The covered market in Mousouron Street in Chania has local produce coming out of its ears. Fresh olive oil, locally-made cheeses, thyme-flavoured honey and bottles of raki are all available for a song. It’s open Monday to Saturday between 8am and 1.30pm, and later from 5pm to 8pm. In Agia Marina, meanwhile, you can stock up on similar items in the souvenir shops on Main Street.
Skridolf Street in Chania Town is known as leatherworkers’ lane, thanks to the number of leather shops that show their face here. Pick up handmade handbags, purses, shoes and sandals for between 30 and 100 euros. Skridolf leads on to Halidon Street – one of Chania’s busiest – which stretches down to the harbour. The little shops here sell take-homes like Cretan honey and chunky ceramics.
Jewellery shops are part of the furniture in Chania. It’s common for goldsmiths to design and make their own pieces from scratch and items will set you back anything from 100 euros to a couple of thousand. You’ll find some of the best shops on Chalidon Street near the harbour. While you’re here, pop in to the Cretan House Folklore Museum – the shop inside sells handmade rugs and delicate embroidery if you’re after an extra-special souvenir.
Chania doesn’t scrimp on the traditional restaurants. The low-lit old town takes the lion’s share of the best ones, though. If you need a starting point, you can’t go far wrong with Zambellou Street. In Maleme, after-dinner drinks are served up in the cafés on Maleme Beach Road and there’s a similar scene in the centre of Gerani village. Anyone looking for more than a frothy coffee, though, should catch a taxi to the bars and clubs in neighbouring Platanias.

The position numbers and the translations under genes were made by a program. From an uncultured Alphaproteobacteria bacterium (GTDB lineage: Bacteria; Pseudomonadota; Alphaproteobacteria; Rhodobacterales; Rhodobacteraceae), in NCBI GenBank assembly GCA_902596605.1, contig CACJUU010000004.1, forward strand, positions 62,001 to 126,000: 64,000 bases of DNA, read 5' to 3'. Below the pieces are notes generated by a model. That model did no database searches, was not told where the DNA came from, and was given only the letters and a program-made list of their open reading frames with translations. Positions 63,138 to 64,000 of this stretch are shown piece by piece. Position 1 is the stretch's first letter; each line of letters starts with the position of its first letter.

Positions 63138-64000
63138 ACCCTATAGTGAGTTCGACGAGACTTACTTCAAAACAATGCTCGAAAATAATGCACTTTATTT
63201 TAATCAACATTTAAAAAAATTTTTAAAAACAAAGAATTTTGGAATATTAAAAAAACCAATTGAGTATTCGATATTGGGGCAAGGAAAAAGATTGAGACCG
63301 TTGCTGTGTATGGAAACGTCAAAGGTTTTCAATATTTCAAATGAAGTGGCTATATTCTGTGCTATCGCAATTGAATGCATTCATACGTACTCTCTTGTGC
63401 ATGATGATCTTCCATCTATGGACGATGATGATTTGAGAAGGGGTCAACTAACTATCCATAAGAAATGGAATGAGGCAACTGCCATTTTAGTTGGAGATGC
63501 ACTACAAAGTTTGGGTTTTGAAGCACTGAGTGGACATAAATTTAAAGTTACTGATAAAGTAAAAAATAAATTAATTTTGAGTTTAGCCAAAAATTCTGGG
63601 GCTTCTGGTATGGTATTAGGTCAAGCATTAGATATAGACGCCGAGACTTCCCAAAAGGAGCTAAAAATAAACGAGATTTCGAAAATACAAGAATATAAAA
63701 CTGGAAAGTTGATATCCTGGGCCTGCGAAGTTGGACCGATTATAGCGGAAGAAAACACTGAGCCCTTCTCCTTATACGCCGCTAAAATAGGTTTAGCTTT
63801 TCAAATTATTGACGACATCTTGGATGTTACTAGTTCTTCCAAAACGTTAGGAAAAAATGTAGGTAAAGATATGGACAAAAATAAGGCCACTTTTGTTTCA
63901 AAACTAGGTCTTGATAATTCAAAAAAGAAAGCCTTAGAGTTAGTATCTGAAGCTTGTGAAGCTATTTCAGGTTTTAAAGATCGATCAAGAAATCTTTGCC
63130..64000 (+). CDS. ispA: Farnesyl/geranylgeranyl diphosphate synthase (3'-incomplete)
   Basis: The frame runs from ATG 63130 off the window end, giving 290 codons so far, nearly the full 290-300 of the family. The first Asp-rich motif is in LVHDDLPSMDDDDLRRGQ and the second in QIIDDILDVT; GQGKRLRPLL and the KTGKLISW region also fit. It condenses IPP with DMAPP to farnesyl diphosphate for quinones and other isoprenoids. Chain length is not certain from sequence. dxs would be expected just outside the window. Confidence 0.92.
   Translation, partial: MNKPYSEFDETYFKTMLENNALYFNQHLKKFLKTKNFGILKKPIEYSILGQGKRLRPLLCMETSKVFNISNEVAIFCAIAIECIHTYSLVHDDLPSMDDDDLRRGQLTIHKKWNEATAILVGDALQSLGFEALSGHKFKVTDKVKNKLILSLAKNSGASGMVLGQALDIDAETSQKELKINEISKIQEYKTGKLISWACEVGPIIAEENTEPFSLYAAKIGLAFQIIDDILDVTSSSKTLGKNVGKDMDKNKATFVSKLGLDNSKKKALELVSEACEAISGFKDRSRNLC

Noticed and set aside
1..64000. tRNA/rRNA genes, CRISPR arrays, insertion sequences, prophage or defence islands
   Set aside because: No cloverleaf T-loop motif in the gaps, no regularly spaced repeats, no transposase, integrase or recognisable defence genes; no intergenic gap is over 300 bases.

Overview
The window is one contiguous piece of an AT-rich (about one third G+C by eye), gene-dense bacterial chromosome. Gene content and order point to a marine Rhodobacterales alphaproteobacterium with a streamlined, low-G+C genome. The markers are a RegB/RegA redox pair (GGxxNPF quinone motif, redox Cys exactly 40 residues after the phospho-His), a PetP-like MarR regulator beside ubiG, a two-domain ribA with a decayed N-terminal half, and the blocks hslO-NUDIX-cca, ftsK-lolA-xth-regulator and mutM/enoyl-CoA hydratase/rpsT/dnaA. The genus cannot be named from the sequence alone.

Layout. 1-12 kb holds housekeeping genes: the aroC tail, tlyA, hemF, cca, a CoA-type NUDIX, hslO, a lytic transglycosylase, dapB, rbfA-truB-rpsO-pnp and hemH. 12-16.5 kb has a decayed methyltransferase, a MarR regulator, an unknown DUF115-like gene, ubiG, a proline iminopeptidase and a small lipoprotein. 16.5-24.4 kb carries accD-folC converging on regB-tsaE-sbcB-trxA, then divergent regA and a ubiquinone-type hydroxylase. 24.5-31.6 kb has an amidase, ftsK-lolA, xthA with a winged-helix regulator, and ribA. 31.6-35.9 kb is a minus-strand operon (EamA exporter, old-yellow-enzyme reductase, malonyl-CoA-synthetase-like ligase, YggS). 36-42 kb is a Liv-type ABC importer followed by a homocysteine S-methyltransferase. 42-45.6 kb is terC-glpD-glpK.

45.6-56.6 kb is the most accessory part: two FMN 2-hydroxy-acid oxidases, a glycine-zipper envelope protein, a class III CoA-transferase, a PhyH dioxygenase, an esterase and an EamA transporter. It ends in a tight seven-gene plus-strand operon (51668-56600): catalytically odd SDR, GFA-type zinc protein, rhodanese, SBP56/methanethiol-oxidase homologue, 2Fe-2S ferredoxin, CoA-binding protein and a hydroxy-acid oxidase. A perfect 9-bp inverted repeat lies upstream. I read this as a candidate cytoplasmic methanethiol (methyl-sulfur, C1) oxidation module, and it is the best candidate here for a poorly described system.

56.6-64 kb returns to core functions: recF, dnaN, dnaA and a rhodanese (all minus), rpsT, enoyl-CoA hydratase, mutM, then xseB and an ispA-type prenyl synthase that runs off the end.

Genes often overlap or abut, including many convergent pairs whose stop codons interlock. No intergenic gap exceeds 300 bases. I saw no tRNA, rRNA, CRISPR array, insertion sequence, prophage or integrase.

The old harbour has the monopoly on Chania’s nightlife scene. Head to Kondilaki Street and Soumerli Street to find live music joints and cocktail bars, or make your way to Enetiki Tafros Street to find clubs hosting live DJ sets. The sleepy-looking village of Agia Marina is a bit of a dark horse when it comes to after-hours action. You’ll find cocktail bars and karaoke joins beside the beach and on Main Road.
This hunger-busting dish is so popular in Crete that newlyweds have it at their wedding breakfast. It’s made by boiling rice in stock and mixing it with butter. Depending on where you are in Crete, you’ll get different meat or vegetables in the dish. In Chania, it’s traditional to include chicken and lamb.
You might be able to buy Boureki all over Crete, but nowhere does the dish quite like Chania. On this part of the island, the vegetarian dish of potatoes, courgettes and cheese is wrapped in filo pastry and served as a packed parcel on top of fresh Greek salad.
This dish looks a bit like porridge, but its appearance is deceiving. Its recipe is complex, but the basic ingredients are goats’ milk and flour. It tends to be served piping hot as a side dish in restaurants, but some Chania locals like to spread it on bread or pour it over their chips.
Fennel grows wild in the Chania area, so it’s a regular on seasonal menus. Two fennel recipes that crop up a lot are octopus with fennel and red wine sauce, and cuttlefish with fennel and mint. Fennel pies called marathopites are a popular fast food, too.
In most Cretan villages, there’s a local who’s licenced to produce Tsikoudia. The clear spirit is made from the skins of grapes and it’s knock-your-socks-off alcoholic. Most locals keep a bottle on ice in their freezer, and sip it slowly with dinner.
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